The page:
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Court strikes down claims from man who refused to wear mask at B.C. library

Shad Budge claimed COVID-19 regulations infringed on Charter rights
A man turned away from the Agassiz Library for not abiding by COVID-19 mask regulations in 2020 has recently seen a significant setback in a court case against the province and the library. (Adam Louis/Observer)

B.C. Supreme Court Justice Murray Blok recently struck down claims against the province and B.C.’s Attorney General as the court considers a civil case involving a homeless man, the Agassiz Library and incidents involving masking regulations in 2020.

Shad Budge claimed the local library infringed on his Charter rights following two visits to the library in December 2020 in which employees told him a medical mask was required in order to use the facility. Budge claimed medical exemption, but the employees maintained that the alleged exemption didn’t matter.

Budge alleged employees harassed him for hours, demanding he wear a mask or leave the library. He ultimately left after he was told the branch was at capacity and there was a line of patrons waiting to use the library.

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Court documents indicate Budge returned the day after this incident and was altogether denied entry. RCMP officers attended the scene, and Budge alleged officers told him not to enter any Fraser Valley Regional Library locations without a mask “under threat of arrest for trespassing along with a large fine.” Budge was not able to return to the library for more than a year, his access only being restored when he retained counsel.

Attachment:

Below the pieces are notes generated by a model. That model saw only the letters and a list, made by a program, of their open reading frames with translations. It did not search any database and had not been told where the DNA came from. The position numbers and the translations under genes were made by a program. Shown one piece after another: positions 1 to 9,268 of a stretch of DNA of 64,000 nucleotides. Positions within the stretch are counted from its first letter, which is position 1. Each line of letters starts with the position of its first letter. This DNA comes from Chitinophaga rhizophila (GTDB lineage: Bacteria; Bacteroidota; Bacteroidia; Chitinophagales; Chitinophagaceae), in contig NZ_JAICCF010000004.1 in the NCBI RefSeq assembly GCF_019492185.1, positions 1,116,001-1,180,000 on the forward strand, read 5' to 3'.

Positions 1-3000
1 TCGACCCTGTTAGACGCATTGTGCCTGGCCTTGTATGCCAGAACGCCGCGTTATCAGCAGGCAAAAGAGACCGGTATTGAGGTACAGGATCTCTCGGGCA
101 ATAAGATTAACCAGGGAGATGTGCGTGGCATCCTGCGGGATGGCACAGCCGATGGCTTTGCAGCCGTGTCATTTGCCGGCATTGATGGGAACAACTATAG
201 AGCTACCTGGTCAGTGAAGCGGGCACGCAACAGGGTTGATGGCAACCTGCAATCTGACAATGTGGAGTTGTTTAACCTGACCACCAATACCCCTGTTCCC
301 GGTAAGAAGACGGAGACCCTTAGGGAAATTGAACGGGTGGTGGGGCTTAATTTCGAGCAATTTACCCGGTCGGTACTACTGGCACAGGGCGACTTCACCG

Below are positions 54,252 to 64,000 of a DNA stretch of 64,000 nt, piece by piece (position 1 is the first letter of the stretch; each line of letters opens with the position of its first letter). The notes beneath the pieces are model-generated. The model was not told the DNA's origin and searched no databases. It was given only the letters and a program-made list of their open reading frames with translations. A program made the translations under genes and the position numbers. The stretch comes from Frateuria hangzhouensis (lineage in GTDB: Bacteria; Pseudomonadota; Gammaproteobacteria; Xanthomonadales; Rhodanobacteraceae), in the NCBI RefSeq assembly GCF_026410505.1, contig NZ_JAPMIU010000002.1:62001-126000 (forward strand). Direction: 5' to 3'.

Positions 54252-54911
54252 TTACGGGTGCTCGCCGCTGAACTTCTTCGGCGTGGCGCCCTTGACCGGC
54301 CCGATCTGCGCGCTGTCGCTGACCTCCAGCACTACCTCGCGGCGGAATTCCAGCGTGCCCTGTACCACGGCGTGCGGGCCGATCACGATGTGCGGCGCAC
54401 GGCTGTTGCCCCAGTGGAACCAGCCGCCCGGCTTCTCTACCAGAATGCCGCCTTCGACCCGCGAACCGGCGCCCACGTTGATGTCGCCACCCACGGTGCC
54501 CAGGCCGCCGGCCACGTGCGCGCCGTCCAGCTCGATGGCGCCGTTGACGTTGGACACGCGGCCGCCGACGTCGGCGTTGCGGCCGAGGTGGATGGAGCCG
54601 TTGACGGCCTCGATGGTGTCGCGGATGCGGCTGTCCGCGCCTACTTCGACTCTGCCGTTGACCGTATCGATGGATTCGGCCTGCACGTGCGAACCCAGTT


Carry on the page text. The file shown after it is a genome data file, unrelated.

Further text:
Budge alleged that because of his living situation and being unable to visit the library, claiming his quality of life was critically diminished.

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The province and Attorney General sought to strike Budge’s claim of misfeasance in public office and negligence against him; Budge claimed the library acted as an agent of the municipal and provincial governments. The province and Attorney General alleged Budge’s claim against them is not reasonable, did not involve implementing a specific government policy and the claims that the FVRL acts as an agent of the provincial government are not based in fact.

The judge further concluded that the FVRL’s denial of Budge’s alleged exemption and refusing him entry were the actions of a private property rather than a government agency, even if the FVRL was enforcing a ministerial order.

During the peak months of the COVID-19 pandemic, provincial health officer Dr. Bonnie Henry issued a number of ministerial orders, including a ban on large gatherings, mask and COVID-19 vaccination regulations.

The province, B.C. Attorney General and the Agassiz Library applied to dismiss the claims against them. The FVRL has filed a similar application but as press time, a court date has not been set.

Adam Louis

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